- Melton Acupuncture18525 Sutter Blvd Suite 180
Morgan Hill, CA 95037408-778-7959
HoursMonday9am - 5pmTuesday8:30am - 1pmWednesday9am - 5pmThursday8:30am - 1pmFriday9am - 5pmOther appointment times are are available as needed.
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With the official start of spring just days away, there’s no better time than now to consider using popular forms of Traditional Chinese Medicine (TCM). As mother nature comes out of its state of dormancy, flowers will begin to blossom, trees will develop leaves, and the snow-capped landscape will be replaced with flowing green grass. This massive change comes with some unwelcome side effects than TCM may prove useful in treating.
While cold and flu infection rates typically diminish by the start of spring, a new problem begins to emerge: allergies. According to the American College of Allergy, Asthma and Immunology (ACAAI), approximately 50 million people in the United States suffer from seasonal allergies (source). When exposed to pollen or other plant allergens, the individual may develop a runny nose, nasal congestion, eye redness, headache, sore throat, and other related symptoms.
Whether you suffer from mild, moderate or severe seasonal allergies, however, acupuncture can help. This centuries-old TCM involves the placement of fine needles on specific areas throughout the body. Acupuncture is believed to restore the body’s flow of energy (referred to as Qi) while stimulating the body’s self-healing mechanism.
In Chinese astrology, spring falls under the Wood element, meaning this time of year is closely related to the gallbladder and liver. According to TCM, one of the liver’s primary functions is to regulate Qi through the body. If Qi is blocked or restricted in any way, the individual will be susceptible to disease and illness. The bottom line is that you want to keep your Qi moving this spring season for optimal health.
Here are some tips to keep your Qi moving:
- Limit (or eliminate) your intake of processed foods.
- Eat more fresh vegetables and fruit.
- Start your mornings off with a light stretching exercise like yoga or tai qi.
- The warm weather offers the perfect opportunity to get outdoors and exercise.
- Consume sour food and drinks. According to TCM, sour flavors stimulate the liver’s Qi.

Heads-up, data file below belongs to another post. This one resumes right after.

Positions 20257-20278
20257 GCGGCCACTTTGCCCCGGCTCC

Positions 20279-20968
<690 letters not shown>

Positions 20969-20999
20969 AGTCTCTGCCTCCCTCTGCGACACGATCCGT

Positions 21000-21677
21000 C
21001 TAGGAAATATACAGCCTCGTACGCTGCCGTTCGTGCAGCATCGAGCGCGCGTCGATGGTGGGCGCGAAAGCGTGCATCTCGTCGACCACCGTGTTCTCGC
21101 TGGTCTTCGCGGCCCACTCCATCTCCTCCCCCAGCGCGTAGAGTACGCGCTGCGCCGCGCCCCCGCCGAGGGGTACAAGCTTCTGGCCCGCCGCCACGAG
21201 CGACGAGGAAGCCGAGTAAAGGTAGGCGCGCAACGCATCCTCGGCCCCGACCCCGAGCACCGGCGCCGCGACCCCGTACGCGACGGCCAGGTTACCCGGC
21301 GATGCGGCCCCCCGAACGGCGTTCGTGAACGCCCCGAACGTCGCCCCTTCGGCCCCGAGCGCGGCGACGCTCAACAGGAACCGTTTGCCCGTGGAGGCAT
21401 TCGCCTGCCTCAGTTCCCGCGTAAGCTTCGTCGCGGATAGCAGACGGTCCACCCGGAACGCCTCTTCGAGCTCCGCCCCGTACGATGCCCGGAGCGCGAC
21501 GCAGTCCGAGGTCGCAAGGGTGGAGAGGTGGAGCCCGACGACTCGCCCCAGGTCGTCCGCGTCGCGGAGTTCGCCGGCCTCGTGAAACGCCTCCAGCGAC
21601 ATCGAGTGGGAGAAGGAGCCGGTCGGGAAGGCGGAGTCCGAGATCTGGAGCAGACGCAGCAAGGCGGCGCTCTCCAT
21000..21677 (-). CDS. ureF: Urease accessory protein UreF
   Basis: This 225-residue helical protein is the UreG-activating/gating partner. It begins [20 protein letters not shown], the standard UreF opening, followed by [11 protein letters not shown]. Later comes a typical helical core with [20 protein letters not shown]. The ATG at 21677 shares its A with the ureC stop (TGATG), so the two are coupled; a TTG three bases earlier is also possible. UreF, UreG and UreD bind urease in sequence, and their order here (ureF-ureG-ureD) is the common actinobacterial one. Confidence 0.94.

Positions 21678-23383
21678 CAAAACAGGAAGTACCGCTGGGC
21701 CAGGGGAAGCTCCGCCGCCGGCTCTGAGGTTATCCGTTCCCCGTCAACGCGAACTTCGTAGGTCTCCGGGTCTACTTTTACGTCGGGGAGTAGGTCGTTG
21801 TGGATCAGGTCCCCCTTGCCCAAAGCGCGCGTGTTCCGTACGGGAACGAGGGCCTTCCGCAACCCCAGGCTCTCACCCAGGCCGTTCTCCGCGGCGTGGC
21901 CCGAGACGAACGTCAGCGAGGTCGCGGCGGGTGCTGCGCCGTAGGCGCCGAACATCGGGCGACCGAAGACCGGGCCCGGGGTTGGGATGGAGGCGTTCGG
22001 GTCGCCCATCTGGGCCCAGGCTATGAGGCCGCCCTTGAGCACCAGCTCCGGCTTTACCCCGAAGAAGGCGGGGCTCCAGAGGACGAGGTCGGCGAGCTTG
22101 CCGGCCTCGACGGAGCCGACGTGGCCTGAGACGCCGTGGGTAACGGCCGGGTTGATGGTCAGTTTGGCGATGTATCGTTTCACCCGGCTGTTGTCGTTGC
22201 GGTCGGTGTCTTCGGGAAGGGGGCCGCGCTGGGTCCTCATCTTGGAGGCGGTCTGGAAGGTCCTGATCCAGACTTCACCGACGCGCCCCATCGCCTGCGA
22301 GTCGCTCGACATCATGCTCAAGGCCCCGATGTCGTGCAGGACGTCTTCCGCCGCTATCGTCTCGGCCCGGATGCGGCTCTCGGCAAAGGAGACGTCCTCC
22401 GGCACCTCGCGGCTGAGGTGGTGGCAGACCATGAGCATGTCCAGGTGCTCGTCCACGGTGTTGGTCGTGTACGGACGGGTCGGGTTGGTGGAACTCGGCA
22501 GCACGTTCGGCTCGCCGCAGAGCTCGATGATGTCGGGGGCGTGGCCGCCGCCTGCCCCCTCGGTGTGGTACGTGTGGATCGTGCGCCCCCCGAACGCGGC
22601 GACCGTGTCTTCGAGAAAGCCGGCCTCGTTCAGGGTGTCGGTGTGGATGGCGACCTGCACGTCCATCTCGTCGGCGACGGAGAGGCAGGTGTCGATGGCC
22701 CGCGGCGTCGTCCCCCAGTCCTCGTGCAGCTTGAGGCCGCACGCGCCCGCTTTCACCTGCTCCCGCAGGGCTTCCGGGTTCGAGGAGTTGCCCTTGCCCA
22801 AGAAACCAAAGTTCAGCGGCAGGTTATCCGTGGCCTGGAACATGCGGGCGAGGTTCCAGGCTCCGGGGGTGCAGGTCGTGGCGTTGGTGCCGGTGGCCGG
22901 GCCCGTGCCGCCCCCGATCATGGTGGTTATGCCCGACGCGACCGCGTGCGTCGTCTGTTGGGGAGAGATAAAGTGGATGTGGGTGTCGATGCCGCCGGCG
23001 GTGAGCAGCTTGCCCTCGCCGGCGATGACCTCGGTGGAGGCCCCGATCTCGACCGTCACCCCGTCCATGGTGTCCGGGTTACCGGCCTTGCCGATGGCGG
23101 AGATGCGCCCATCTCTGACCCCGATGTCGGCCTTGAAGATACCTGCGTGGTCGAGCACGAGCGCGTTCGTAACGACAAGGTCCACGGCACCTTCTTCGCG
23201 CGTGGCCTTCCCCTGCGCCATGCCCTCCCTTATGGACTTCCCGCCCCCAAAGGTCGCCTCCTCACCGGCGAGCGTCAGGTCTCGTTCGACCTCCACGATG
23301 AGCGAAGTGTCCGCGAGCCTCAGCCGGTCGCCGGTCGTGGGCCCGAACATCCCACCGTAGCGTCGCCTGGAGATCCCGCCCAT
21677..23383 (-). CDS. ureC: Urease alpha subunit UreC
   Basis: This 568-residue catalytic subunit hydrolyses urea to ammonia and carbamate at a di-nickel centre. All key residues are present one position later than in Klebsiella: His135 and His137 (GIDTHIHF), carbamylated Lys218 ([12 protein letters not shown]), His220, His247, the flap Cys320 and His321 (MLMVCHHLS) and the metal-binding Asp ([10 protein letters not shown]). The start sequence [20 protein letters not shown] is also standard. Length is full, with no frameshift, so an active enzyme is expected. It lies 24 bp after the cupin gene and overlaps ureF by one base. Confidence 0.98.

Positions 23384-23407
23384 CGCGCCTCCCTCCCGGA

- Seek acupuncture treatments.
There are over 2,000 acupuncture points spread across 20 meridians, but none hold as much weight for the spring season as the Liver 3. Located between the first and second toes, the Liver 3 (also known as the ‘springtime acupressure point’) is an acupuncture point that’s particularly beneficial for this time of year. It lives up to its namesake by channeling energy between the liver; therefore, conventional wisdom should tell you to focus on it during this spring. If you plan on scheduling on an acupuncture session, ask the physician if he or she can target the Liver 3.
Give me a call today to learn how you can get back on track to better health!
According to the Centers for Disease Control and Prevention (CDC), people who suffer from high LDL cholesterol are twice as likely to develop heart disease – the number one cause of death in both men and women (source). High levels of LDL cholesterol is a serious health condition that affects approximately 71 million adults in the U.S. (1 out 3). But an ancient Chinese herb is turning heads in the medical community due to its surprisingly powerful effects on cholesterol levels.
Good vs Bad Cholesterol: What’s The Difference?
The theories of Chinese medicine suggest that each season relates to a different organ system. The Fall is the season of the Lungs. It’s the time of year when people are easily affected by environmental influences. Great changes are taking place in the weather and plant life around us. Some people refer to it as the “flu season.”
The lungs are called the “delicate protective organ,” because they are the only organ that comes into direct contact with the external environment. This can make them vulnerable to the environmental influences which can lead to colds, the flu, or allergies.
The lungs are also involved in the production of Wei Qi. Wei Qi is a similar concept to what Western medicine refers to as the immune system. Wei Qi provides the body with an “immune system-like” barrier that protects the body from harmful pathogenic factors that can enter into it, and which may eventually lead to illness and/or disease.
Healthy and strong lungs can enhance the proper functions of the entire body. Through an intricate process, the Lungs extract “pure essence” from the air we breathe, and combine it with the food we ingest to produce the Wei Qi. This immunity-like system is then circulated throughout the entire body, providing it with a first line of defense.
When the lungs are functioning correctly, we remain healthy, and potentially free from illness. But when our lungs become weakened or imbalanced, our body may not have the capacity to produce the correct amount of Wei Qi.
When this occurs, the stage for “catching” a cold, the flu or allergies is set. Weak lungs and Wei Qi can also lead to asthma, eczema, dry skin and other problems.
The lungs are negatively affected by many factors: an improper diet, emotional stress, unexpressed or long-held grief or sadness, inherited constitution, smoking, bad air or pollution.
The ancient classic text, Zhen Jing, states, “If the lungs function well, it can activate the flow of Qi, and nourish the whole body with Wei Qi, as rain nourishes young crops.” Proper lung function is necessary to keep us healthy and to help ward off illness and disease.